Tuesday, 3 May 2016

To be a writer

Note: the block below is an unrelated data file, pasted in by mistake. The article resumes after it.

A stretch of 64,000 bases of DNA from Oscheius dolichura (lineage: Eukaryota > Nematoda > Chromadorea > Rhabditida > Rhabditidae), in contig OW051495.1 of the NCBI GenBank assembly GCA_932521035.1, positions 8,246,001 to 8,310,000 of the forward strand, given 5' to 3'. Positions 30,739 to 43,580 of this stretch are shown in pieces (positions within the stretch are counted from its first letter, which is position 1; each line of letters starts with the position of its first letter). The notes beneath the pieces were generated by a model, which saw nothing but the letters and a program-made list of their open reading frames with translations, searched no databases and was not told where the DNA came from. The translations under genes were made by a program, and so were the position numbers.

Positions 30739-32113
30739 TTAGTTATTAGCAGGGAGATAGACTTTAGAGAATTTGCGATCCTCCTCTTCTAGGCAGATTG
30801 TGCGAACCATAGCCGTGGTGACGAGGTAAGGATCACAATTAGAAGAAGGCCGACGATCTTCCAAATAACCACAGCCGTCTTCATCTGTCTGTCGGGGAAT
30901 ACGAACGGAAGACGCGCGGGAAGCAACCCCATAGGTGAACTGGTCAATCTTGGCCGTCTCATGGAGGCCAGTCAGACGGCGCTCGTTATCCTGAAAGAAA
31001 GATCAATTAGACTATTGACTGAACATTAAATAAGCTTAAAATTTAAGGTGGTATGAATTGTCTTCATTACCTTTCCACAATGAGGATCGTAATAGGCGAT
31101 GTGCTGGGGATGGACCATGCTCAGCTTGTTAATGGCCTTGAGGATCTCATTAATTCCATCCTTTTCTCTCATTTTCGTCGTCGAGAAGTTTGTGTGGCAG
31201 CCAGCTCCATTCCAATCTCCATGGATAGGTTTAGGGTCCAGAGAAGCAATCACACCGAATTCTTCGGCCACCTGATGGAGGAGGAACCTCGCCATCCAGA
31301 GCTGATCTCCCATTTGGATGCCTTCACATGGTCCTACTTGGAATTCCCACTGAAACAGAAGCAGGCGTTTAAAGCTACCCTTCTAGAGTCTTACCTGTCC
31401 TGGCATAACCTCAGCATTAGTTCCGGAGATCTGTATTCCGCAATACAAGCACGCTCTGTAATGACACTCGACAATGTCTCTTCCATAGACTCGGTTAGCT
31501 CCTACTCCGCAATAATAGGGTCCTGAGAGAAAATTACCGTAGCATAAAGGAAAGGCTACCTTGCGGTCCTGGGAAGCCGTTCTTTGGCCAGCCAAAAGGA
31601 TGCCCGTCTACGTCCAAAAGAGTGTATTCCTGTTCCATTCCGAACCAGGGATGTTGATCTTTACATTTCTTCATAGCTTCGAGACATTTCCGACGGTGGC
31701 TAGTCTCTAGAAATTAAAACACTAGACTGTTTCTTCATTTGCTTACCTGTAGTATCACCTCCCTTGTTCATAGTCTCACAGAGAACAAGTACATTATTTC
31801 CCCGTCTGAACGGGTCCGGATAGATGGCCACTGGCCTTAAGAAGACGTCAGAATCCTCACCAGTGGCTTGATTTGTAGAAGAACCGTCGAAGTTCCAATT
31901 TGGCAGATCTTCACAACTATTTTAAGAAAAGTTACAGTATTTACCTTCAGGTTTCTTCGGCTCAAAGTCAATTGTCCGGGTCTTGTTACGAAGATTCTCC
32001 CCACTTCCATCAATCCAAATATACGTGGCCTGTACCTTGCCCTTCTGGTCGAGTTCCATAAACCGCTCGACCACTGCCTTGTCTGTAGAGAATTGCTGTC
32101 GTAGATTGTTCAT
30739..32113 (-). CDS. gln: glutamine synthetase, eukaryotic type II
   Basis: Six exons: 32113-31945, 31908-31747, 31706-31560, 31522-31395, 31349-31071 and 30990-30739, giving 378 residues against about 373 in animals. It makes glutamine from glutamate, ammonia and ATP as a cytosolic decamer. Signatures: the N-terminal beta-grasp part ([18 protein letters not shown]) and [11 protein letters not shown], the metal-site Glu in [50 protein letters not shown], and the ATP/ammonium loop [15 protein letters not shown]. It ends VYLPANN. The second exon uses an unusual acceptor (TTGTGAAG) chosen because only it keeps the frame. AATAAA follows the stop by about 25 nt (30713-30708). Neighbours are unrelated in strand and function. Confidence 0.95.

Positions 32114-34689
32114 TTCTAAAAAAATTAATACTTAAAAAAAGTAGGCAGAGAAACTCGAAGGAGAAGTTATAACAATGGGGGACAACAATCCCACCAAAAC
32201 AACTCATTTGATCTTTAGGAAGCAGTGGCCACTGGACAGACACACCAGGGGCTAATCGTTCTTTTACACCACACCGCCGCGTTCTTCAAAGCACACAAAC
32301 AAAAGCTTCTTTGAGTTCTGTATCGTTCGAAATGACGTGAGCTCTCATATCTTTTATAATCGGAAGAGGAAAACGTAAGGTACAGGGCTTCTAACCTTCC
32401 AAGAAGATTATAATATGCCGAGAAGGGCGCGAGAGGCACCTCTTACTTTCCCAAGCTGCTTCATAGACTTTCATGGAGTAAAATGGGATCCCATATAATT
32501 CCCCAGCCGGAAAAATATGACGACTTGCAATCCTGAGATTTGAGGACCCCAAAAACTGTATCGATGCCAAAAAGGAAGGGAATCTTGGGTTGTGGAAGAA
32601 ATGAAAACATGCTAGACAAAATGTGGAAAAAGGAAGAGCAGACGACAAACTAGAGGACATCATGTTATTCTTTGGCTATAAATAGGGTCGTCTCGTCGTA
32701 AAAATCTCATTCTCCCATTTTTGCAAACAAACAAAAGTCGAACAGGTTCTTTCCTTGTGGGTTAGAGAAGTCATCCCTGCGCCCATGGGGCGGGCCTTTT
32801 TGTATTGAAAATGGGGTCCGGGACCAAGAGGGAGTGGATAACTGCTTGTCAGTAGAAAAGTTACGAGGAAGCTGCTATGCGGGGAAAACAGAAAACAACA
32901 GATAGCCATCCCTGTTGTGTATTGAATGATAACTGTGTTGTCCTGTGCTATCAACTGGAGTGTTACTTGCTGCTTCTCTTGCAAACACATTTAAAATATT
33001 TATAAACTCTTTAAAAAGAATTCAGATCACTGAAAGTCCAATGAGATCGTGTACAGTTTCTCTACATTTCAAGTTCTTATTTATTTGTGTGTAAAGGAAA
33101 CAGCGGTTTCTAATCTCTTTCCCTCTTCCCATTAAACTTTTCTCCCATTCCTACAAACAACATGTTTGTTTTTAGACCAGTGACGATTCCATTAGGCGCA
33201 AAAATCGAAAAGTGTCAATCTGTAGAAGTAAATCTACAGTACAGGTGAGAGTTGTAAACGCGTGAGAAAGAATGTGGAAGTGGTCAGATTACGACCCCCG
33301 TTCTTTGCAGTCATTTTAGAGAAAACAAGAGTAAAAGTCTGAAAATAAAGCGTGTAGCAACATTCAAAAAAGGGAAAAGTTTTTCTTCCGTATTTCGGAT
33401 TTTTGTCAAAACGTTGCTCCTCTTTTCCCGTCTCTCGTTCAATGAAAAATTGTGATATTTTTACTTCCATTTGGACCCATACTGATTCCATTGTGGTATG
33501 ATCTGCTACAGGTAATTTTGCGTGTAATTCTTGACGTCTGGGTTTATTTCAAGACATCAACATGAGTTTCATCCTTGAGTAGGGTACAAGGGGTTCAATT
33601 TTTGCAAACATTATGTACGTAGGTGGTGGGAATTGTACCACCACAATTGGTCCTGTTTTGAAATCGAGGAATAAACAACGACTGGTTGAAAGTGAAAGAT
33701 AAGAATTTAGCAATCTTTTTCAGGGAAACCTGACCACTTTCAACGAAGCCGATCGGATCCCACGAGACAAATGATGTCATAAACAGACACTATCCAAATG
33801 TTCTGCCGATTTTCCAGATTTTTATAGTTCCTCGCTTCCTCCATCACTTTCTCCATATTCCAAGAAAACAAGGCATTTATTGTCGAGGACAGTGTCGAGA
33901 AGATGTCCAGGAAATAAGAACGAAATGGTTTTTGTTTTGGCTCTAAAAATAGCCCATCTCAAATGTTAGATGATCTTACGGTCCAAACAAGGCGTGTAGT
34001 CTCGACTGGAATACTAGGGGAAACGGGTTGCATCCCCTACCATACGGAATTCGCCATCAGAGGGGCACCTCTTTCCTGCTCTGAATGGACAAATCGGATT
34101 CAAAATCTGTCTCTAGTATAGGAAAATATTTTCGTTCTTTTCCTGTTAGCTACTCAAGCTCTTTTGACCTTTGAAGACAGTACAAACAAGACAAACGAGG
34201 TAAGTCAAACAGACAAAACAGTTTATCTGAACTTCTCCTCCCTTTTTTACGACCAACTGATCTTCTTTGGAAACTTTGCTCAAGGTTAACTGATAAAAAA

And I was a writer. In Australia I'd written since my early twenties. I'd just begun to establish myself through my first published work when my marriage collapsed, I lost the custody of my daughter, and I lost my life in drugs, crime, imprisonment, and escape. But even as a fugitive, writing was still a daily custom and part of my instinctual routine. Even there, in Leopold's, my pockets were full of notes, scribbled onto napkins, receipts, and scraps of paper. I never stopped writing. It was what I did, no matter where I was or how my circumstances changed. One of the reasons I remember those early Bombay months so well is that, whenever I was alone, I wrote about those new friends and the conversations we shared.  And writing was one of the things that saved me: the discipline and abstraction of putting my life into words, every day, helped me to cope with shame and its first cousin, despair.

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